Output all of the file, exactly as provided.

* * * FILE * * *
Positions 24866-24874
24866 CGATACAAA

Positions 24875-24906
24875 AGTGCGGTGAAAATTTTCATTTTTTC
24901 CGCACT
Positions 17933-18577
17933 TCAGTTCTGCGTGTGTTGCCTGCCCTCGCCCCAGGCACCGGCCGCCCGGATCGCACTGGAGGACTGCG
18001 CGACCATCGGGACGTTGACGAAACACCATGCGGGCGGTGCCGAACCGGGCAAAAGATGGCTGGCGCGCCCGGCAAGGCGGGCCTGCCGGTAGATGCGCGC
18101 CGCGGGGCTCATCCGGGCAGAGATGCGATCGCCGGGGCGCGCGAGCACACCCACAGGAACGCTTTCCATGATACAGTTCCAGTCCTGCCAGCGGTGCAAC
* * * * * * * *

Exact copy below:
Positions 24866-24874
24866 CGATACAAA

Positions 24875-24906
24875 AGTGCGGTGAAAATTTTCATTTTTTC
24901 CGCACT
Positions 17933-18577
17933 TCAGTTCTGCGTGTGTTGCCTGCCCTCGCCCCAGGCACCGGCCGCCCGGATCGCACTGGAGGACTGCG
18001 CGACCATCGGGACGTTGACGAAACACCATGCGGGCGGTGCCGAACCGGGCAAAAGATGGCTGGCGCGCCCGGCAAGGCGGGCCTGCCGGTAGATGCGCGC
18101 CGCGGGGCTCATCCGGGCAGAGATGCGATCGCCGGGGCGCGCGAGCACACCCACAGGAACGCTTTCCATGATACAGTTCCAGTCCTGCCAGCGGTGCAAC